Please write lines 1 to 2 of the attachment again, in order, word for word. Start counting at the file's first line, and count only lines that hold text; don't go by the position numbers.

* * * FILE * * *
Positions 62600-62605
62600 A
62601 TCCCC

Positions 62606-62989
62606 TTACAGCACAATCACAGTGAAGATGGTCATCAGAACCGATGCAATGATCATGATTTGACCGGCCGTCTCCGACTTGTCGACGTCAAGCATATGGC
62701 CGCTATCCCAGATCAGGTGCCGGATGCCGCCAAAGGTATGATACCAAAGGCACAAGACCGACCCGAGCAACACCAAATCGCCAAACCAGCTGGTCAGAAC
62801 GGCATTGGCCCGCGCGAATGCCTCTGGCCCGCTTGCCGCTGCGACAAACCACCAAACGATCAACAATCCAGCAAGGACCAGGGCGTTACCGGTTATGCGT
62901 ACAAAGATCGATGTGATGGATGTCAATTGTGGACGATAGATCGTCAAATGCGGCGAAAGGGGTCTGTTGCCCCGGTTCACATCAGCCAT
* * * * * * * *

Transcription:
Positions 62600-62605
62600 A